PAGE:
The judicial enforcement of socio-economic rights remains a challenge in many
countries. This is generally attributable to the inadequacy of a particular country’s legal
framework, in particular its constitutional framework. Given the importance of judicial
remedies in litigation, in particular public interest litigation, this article considers possibilities
for the judicial enforcement of socio-economic rights in Botswana. It discusses the
institutional, legal and constitutional framework for the promotion, protection and fulfilment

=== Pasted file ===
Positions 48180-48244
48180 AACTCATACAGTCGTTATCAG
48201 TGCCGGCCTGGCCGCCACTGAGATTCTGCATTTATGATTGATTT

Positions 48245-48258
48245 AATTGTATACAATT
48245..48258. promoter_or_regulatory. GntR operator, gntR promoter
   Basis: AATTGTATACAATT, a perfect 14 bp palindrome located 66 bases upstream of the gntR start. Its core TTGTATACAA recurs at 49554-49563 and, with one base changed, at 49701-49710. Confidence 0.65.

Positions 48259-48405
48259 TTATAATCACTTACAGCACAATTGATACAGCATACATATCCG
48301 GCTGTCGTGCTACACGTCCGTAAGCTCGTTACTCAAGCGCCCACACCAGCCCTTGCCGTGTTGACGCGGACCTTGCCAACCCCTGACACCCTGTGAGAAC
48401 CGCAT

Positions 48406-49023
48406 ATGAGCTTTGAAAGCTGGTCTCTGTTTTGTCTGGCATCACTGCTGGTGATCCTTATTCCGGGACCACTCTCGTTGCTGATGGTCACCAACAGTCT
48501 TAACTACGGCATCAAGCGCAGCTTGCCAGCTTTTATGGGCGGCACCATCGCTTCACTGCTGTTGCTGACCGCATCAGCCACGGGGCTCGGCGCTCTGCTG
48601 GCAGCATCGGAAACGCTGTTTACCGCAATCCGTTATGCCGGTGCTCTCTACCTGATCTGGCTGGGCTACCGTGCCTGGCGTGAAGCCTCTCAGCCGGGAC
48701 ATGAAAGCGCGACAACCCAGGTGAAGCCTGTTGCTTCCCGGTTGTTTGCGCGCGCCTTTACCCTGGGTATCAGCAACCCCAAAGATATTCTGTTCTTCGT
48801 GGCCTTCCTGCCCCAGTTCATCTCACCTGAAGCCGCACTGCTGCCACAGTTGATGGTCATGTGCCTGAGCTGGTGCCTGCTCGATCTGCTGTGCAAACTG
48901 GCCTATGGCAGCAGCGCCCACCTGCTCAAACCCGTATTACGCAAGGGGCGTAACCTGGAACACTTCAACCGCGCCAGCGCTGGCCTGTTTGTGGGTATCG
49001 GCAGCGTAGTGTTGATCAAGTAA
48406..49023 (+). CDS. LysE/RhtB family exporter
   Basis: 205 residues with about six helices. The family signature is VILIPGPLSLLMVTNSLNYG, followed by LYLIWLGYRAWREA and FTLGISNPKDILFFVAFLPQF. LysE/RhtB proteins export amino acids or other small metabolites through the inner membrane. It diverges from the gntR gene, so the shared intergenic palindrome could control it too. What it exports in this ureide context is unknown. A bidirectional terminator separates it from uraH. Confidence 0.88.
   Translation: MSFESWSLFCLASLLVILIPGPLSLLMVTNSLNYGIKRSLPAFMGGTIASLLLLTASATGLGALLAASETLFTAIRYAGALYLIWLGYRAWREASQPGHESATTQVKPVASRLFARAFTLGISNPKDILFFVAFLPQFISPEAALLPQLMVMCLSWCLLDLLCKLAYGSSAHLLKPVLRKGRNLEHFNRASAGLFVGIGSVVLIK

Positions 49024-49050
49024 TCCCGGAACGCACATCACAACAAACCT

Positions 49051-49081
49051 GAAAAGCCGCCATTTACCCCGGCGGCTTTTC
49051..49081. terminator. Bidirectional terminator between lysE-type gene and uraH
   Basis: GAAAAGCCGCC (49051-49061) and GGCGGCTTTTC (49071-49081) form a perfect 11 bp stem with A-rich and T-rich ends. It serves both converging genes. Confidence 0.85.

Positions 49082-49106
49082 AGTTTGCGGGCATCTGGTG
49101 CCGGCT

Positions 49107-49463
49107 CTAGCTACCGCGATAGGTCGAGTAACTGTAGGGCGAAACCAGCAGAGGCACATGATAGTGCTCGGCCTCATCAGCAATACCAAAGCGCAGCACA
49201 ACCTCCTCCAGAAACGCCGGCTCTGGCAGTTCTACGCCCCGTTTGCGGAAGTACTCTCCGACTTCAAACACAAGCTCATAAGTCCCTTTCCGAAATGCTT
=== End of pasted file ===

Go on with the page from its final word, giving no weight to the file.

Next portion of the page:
of socio-economic rights in the country. It also tackles the issue ofwhether the judicial
enforcement of socio-economic rights is easily achievable when those rights are not
constitutionally entrenched. The article also considers whether the absence of directive
principles of state policy within Botswana’s Constitution is a hindrance to the judicial
enforcement of socio-economic rights in Botswana. Within that context, it highlights
the possible means of judicial enforcement of socio-economic rights in Botswana.
An earlier version of this article was presented at the ANCL-RADC Annual Conference on the Internationalisation of Constitutional Law, Rabat, Morocco, January 2011.